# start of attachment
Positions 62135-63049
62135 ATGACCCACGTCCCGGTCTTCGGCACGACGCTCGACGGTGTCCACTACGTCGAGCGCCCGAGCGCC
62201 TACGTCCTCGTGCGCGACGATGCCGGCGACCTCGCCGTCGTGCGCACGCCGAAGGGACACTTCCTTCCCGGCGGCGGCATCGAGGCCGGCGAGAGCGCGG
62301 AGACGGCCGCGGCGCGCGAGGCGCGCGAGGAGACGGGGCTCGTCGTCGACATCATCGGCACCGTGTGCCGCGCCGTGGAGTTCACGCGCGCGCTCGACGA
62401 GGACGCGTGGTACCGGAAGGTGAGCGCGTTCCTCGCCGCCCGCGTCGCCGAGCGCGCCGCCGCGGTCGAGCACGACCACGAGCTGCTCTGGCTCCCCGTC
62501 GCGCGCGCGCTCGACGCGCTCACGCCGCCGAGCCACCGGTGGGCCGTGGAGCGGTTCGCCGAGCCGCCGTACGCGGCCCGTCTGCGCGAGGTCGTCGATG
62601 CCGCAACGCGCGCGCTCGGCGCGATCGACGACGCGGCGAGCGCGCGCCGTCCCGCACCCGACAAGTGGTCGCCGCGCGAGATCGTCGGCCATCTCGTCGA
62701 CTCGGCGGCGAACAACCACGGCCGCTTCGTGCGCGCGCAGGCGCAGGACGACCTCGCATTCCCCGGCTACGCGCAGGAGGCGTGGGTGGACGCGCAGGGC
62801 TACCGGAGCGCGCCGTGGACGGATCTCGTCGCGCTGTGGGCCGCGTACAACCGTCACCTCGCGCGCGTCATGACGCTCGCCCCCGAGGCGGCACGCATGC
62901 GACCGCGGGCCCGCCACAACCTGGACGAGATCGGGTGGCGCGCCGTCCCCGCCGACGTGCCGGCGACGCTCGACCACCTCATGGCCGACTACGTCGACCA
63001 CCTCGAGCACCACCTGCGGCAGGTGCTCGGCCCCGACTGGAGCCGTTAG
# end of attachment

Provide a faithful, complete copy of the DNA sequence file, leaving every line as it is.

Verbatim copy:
Positions 62135-63049
62135 ATGACCCACGTCCCGGTCTTCGGCACGACGCTCGACGGTGTCCACTACGTCGAGCGCCCGAGCGCC
62201 TACGTCCTCGTGCGCGACGATGCCGGCGACCTCGCCGTCGTGCGCACGCCGAAGGGACACTTCCTTCCCGGCGGCGGCATCGAGGCCGGCGAGAGCGCGG
62301 AGACGGCCGCGGCGCGCGAGGCGCGCGAGGAGACGGGGCTCGTCGTCGACATCATCGGCACCGTGTGCCGCGCCGTGGAGTTCACGCGCGCGCTCGACGA
62401 GGACGCGTGGTACCGGAAGGTGAGCGCGTTCCTCGCCGCCCGCGTCGCCGAGCGCGCCGCCGCGGTCGAGCACGACCACGAGCTGCTCTGGCTCCCCGTC
62501 GCGCGCGCGCTCGACGCGCTCACGCCGCCGAGCCACCGGTGGGCCGTGGAGCGGTTCGCCGAGCCGCCGTACGCGGCCCGTCTGCGCGAGGTCGTCGATG
62601 CCGCAACGCGCGCGCTCGGCGCGATCGACGACGCGGCGAGCGCGCGCCGTCCCGCACCCGACAAGTGGTCGCCGCGCGAGATCGTCGGCCATCTCGTCGA
62701 CTCGGCGGCGAACAACCACGGCCGCTTCGTGCGCGCGCAGGCGCAGGACGACCTCGCATTCCCCGGCTACGCGCAGGAGGCGTGGGTGGACGCGCAGGGC
62801 TACCGGAGCGCGCCGTGGACGGATCTCGTCGCGCTGTGGGCCGCGTACAACCGTCACCTCGCGCGCGTCATGACGCTCGCCCCCGAGGCGGCACGCATGC
62901 GACCGCGGGCCCGCCACAACCTGGACGAGATCGGGTGGCGCGCCGTCCCCGCCGACGTGCCGGCGACGCTCGACCACCTCATGGCCGACTACGTCGACCA
63001 CCTCGAGCACCACCTGCGGCAGGTGCTCGGCCCCGACTGGAGCCGTTAG